L-cells in the intestine secrete the hormone GLP-1, which is important for regulation of appetite and insulin secretion from the pancreas. Diabetes patients have reduced GLP-1 levels and are therefore treated with molecules that mimick the effect of GLP-1. Despite the importance of GLP-1 our knowledge of how L-cells are regulated is limited.
Organoids derived from human intestinal stem cells are self-organising 3D-structures that have a tissue architecture and cell composition resembling the intestinal epithelium in our body. L-cells present in the organoids can be studied to increase our knowledge of how the differentiation and function of these cells are regulated.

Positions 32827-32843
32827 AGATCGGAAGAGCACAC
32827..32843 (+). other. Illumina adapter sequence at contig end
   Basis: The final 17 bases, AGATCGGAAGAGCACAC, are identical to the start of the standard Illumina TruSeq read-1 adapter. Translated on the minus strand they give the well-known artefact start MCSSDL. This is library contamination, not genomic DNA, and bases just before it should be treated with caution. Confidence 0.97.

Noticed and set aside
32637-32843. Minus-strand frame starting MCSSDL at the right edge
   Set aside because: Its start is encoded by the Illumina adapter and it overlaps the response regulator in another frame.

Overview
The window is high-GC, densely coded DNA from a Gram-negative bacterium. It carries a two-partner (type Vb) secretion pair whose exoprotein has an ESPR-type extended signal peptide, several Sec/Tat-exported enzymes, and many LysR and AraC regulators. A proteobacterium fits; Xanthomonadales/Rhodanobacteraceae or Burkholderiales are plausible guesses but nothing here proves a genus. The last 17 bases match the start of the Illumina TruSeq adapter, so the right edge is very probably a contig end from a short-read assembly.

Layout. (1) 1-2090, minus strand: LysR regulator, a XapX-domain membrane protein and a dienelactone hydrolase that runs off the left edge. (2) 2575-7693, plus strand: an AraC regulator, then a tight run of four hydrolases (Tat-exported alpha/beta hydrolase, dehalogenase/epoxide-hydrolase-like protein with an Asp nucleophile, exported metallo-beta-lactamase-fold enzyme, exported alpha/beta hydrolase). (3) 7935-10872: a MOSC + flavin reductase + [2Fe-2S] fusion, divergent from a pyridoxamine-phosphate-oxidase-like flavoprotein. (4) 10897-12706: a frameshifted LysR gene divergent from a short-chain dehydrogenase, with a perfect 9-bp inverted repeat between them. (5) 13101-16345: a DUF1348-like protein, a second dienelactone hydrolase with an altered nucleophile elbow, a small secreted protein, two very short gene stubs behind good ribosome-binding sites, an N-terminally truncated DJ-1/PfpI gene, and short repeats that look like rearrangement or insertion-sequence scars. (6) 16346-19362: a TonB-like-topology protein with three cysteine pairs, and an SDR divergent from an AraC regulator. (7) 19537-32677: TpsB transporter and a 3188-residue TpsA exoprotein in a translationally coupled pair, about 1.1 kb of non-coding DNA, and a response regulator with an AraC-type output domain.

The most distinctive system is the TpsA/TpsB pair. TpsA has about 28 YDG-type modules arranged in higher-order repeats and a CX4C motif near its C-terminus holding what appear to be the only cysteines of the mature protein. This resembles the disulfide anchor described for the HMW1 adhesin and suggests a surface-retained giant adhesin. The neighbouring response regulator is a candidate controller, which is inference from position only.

Astrid M. Baattrup, a PhD student in Kim Jensen’s lab at reNEW Copenhagen has generated a human organoid model, where L-cells are fluorescently labelled and identified new factors that regulate L-cell function and/or hormone expression. Further research is needed, but could potentially lead to new therapeutic avenues for patients suffering from diabetes and obesity.
L-cells in human intestinal organoids
Astrid M. Baattrup, PhD student, Kim Jensen’s lab, UCPH